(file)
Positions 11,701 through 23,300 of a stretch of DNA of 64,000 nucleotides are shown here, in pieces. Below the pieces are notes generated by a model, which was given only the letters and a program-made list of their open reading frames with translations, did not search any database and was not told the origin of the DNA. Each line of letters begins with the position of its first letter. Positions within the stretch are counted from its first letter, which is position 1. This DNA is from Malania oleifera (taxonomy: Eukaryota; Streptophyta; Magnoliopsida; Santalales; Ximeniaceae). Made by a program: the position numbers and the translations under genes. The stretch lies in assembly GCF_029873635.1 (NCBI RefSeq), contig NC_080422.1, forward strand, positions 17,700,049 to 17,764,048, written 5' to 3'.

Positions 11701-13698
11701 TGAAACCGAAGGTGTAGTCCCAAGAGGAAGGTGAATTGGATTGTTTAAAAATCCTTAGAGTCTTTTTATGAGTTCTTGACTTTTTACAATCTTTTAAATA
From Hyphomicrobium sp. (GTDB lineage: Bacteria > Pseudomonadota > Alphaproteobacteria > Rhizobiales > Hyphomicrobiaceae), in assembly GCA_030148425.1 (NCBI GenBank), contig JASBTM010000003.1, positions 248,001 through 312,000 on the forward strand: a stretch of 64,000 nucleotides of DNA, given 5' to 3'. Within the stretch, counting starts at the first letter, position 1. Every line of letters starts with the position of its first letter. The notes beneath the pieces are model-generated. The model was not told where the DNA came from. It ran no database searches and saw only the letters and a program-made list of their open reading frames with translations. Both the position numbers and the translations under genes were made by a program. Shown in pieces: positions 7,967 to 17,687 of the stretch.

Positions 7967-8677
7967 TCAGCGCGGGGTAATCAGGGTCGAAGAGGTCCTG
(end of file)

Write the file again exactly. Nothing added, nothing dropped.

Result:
Positions 11,701 through 23,300 of a stretch of DNA of 64,000 nucleotides are shown here, in pieces. Below the pieces are notes generated by a model, which was given only the letters and a program-made list of their open reading frames with translations, did not search any database and was not told the origin of the DNA. Each line of letters begins with the position of its first letter. Positions within the stretch are counted from its first letter, which is position 1. This DNA is from Malania oleifera (taxonomy: Eukaryota; Streptophyta; Magnoliopsida; Santalales; Ximeniaceae). Made by a program: the position numbers and the translations under genes. The stretch lies in assembly GCF_029873635.1 (NCBI RefSeq), contig NC_080422.1, forward strand, positions 17,700,049 to 17,764,048, written 5' to 3'.

Positions 11701-13698
11701 TGAAACCGAAGGTGTAGTCCCAAGAGGAAGGTGAATTGGATTGTTTAAAAATCCTTAGAGTCTTTTTATGAGTTCTTGACTTTTTACAATCTTTTAAATA
From Hyphomicrobium sp. (GTDB lineage: Bacteria > Pseudomonadota > Alphaproteobacteria > Rhizobiales > Hyphomicrobiaceae), in assembly GCA_030148425.1 (NCBI GenBank), contig JASBTM010000003.1, positions 248,001 through 312,000 on the forward strand: a stretch of 64,000 nucleotides of DNA, given 5' to 3'. Within the stretch, counting starts at the first letter, position 1. Every line of letters starts with the position of its first letter. The notes beneath the pieces are model-generated. The model was not told where the DNA came from. It ran no database searches and saw only the letters and a program-made list of their open reading frames with translations. Both the position numbers and the translations under genes were made by a program. Shown in pieces: positions 7,967 to 17,687 of the stretch.

Positions 7967-8677
7967 TCAGCGCGGGGTAATCAGGGTCGAAGAGGTCCTG